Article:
LIBEREC (Ger. Reichenberg ), city in N. Bohemia, Czech Republic. There were 60 Jews in Liberec in 1582. There was no community in the city during the 18th and first half of the 19th centuries. Although there were 57 Jews in Liberec in 1811, no community was permitted and their residence there was illegal (see *Familiants Law). The Jewish wool dealers, among them Simon von *Laemel, were among the developers of the textile industry. The Jews were permitted to remain in the town only during the week – the church authorities published an ordinance on the subject in 1776. In 1799 and 1810 the Jews were officially evicted from private houses and were allotted special inns, but after 1848 Jews settled in the town. Later, a congregation was founded (1863), a synagogue was dedicated (1889), and an Orthodox prayer room, Achdus Yissroel, was established. In 1912 there were 1,240 Jews in the town (3.4% of the total population) and in 1930 there were 1,392 (3.6%). At the time of the Sudeten crisis (1938) the Jews left Liberec; some 30 remained behind and were arrested. The synagogue was demolished on Nov. 10, 1938. A community was refounded in 1945, with most of the members coming from *Subcarpathian Ruthenia. In 1946 the community numbered 1,211 Jews, including 37 original inhabitants, 1,174 postwar settlers, among them 182 members of the Czechoslovak army-in-exile. The prayer room and a memorial tablet to the victims of the Holocaust were restored in 1987. A small congregation was active in the early 21st century and a cemetery was in use.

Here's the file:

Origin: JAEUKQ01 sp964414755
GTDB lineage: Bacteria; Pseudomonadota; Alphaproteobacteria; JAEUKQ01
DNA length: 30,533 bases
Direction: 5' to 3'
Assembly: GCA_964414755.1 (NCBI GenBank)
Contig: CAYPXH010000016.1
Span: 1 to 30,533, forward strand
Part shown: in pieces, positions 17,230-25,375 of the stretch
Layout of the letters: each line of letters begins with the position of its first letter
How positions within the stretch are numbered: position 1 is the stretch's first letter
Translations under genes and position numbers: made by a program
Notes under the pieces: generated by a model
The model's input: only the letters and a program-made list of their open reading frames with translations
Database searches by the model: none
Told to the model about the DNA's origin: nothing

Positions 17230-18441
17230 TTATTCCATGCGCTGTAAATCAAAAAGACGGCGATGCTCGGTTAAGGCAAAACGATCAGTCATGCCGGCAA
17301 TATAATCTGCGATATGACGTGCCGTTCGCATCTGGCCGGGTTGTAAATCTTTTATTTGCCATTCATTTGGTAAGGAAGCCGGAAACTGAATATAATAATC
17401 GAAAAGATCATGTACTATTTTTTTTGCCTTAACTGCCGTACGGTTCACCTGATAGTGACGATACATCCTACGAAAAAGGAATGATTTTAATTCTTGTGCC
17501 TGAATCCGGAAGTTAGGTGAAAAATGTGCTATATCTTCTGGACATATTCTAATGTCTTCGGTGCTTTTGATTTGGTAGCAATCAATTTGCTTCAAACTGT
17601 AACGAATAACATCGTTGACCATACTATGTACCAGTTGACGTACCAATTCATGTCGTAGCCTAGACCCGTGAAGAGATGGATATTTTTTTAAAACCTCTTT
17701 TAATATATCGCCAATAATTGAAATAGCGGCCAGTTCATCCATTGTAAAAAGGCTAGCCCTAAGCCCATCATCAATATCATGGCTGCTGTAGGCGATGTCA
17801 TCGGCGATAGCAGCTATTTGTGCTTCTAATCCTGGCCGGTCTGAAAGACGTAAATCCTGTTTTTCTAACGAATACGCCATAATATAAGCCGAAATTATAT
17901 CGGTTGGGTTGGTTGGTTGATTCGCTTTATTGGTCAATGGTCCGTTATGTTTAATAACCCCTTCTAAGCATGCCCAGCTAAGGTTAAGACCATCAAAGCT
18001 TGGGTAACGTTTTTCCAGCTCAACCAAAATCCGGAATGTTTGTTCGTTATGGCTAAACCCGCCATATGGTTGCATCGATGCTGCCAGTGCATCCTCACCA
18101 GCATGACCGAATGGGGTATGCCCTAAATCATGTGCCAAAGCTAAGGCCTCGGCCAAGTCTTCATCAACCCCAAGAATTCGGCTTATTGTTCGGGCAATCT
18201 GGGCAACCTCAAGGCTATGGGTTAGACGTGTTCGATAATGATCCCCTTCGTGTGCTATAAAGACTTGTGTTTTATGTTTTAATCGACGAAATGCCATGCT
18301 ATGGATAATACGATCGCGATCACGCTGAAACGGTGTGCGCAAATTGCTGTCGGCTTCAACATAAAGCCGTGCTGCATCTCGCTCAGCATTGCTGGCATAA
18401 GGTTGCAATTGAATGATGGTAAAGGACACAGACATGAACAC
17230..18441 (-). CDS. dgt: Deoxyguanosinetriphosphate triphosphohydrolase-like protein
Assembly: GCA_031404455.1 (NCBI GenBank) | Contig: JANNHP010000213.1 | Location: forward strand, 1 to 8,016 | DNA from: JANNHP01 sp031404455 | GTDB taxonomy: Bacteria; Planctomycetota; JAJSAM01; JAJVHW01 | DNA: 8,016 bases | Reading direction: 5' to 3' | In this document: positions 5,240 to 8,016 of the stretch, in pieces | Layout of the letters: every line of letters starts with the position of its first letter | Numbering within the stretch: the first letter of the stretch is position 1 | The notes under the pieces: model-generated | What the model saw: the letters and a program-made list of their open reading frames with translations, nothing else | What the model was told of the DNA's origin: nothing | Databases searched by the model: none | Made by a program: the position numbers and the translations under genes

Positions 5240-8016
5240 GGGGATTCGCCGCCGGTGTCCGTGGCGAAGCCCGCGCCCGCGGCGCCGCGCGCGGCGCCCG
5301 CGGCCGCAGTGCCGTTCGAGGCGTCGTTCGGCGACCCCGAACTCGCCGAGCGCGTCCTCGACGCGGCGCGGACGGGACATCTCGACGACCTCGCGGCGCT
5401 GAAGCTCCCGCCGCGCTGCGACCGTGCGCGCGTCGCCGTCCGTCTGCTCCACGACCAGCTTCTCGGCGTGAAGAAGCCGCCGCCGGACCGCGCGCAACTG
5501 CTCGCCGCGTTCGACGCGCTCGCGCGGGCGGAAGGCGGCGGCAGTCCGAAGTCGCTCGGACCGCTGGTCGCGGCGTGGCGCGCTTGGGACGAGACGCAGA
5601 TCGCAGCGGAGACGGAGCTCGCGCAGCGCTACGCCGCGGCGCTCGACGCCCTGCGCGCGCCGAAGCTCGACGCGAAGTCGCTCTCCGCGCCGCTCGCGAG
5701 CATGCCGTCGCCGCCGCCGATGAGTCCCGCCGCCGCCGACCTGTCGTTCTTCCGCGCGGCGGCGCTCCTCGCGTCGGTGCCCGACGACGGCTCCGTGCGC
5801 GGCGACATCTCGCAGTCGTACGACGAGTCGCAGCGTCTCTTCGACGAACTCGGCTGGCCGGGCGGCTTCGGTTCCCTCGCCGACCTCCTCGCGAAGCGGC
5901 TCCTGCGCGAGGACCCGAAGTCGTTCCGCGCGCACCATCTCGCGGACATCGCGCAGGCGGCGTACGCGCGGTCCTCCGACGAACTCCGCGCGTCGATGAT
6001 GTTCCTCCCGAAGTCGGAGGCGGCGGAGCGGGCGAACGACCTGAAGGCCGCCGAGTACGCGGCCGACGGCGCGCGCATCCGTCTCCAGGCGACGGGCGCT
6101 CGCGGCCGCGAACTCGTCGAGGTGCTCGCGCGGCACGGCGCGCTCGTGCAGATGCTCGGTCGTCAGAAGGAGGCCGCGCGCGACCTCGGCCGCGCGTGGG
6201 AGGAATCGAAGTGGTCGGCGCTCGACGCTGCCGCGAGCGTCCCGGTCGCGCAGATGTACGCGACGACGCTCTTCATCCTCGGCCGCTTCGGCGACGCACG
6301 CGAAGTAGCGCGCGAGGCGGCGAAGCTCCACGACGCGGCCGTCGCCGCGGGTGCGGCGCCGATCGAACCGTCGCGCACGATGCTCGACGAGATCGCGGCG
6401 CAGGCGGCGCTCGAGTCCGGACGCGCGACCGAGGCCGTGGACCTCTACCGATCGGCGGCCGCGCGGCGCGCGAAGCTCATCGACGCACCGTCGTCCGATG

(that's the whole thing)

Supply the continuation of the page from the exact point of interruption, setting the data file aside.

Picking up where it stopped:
Hofmann, in: H. Gold (ed.), Die Juden und Judengemeinden Boehmens in Vergangenheit und Gegenwart (1934), 529–69; Klein, ibid., 7; Lamed, in: blbi, 8 (1965), 302–14; R. Iltis, Die aussaeen unter Traenen… (1959), 36–39. add. bibliography: J. Fiedler, Jewish Sights of Bohemia and Moravia (1991), 102–103.
[Jan Herman /
Yeshayahu Jelinek (2nd ed.)]